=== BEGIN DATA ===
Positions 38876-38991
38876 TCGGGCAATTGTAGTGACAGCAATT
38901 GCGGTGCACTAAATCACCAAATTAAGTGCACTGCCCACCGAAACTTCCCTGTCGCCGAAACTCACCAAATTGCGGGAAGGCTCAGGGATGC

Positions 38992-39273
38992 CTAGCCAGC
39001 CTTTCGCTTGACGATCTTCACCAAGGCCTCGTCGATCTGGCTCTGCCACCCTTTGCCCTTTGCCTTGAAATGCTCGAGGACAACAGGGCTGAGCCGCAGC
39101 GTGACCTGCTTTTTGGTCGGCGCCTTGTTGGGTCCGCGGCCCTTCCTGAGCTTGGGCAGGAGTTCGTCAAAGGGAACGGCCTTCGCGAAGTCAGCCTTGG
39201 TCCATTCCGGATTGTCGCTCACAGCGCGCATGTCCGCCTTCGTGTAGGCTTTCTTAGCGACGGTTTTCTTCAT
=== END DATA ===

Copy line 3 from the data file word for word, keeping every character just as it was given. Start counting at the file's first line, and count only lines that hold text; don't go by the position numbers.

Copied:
38901 GCGGTGCACTAAATCACCAAATTAAGTGCACTGCCCACCGAAACTTCCCTGTCGCCGAAACTCACCAAATTGCGGGAAGGCTCAGGGATGC